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|Title:||The institutionalising of industrial conflict and institutional breakdown: A case-study of Sweden in comparative perspective.|
|Authors:||Fulcher, James (David James)|
|Presented at:||University of Leicester|
|Abstract:||This thesis examines the life-history of an institutional complex, namely the emergence, functioning and breakdown of joint central regulation in Sweden. Institutionalisation is divided into four stages and comparisons are made with Denmark, Norway and Britain at each stage. The first stage was the formation of the labour movement between l880 and l898. Union organisation developed from a local craft unionism to a class-wide federation. The class-wide character of this federation is explained in terms of the influence of socialism and the movement away from craft unionism, which are in turn related to Sweden's industrialisation and democratisation. The second stage was the employer counter-attack during the first decade of the twentieth century. An escalatory pattern of conflict developed in the engineering industry and then at federal level, the existence of a class-wide union federation stimulating the class-wide organisation of the employers. Out of this conflict came an embryonic joint central regulation, though the defeat of the 1909 general strike led to a reversion to decentralised industrial relations. The third stage saw the establishment of joint central regulation with the negotiation of the 1938 Basic Agreement. While inherited organisational structures were a necessary condition, Social Democrat government precipitated the 1938 compromise but only after attempts to further develop state regulation had failed. Although an organised opposition had developed within labour, the main resistance to joint central regulation came from a group of employers. In the fourth, postwar, stage joint central regulation culminated in the institutionalising of central wage negotiations. The expansion of the public sector, economic growth and intensified political conflict then undermined joint central regulation, though it also had certain self-undermining features. In the 1970's industrial conflict and legislative regulation increased, as the corporatist integration of industrial relations broke down.|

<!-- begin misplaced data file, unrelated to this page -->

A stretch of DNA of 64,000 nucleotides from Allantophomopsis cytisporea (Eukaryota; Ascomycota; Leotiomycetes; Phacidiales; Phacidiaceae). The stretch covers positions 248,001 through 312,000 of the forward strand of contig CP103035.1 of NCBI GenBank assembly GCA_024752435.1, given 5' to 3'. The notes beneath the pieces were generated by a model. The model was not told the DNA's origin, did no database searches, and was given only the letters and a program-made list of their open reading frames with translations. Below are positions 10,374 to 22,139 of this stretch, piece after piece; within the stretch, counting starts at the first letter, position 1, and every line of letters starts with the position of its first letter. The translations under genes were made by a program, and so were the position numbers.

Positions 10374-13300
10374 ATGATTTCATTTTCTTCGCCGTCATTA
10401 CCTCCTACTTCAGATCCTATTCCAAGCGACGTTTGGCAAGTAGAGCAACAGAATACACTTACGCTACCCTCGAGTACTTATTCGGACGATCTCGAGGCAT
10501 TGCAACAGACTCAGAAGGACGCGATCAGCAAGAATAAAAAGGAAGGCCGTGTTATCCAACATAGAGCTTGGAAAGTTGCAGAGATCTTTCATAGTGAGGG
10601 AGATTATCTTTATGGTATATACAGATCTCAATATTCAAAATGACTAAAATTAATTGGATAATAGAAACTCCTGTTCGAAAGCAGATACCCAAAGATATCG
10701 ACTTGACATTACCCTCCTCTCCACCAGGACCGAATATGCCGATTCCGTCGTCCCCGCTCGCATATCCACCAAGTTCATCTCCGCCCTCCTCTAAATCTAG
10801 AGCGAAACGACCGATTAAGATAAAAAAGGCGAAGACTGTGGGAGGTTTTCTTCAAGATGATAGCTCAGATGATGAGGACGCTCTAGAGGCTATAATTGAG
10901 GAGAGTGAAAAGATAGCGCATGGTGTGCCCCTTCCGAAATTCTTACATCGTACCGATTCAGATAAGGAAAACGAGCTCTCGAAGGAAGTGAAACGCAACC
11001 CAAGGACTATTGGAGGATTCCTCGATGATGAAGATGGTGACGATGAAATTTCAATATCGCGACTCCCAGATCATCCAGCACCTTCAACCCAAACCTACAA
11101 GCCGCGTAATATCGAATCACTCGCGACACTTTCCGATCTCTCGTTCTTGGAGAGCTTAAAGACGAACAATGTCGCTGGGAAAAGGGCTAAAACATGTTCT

|Rights:||Copyright © the author. All rights reserved.|
|Appears in Collections:||Theses, Dept. of Sociology|
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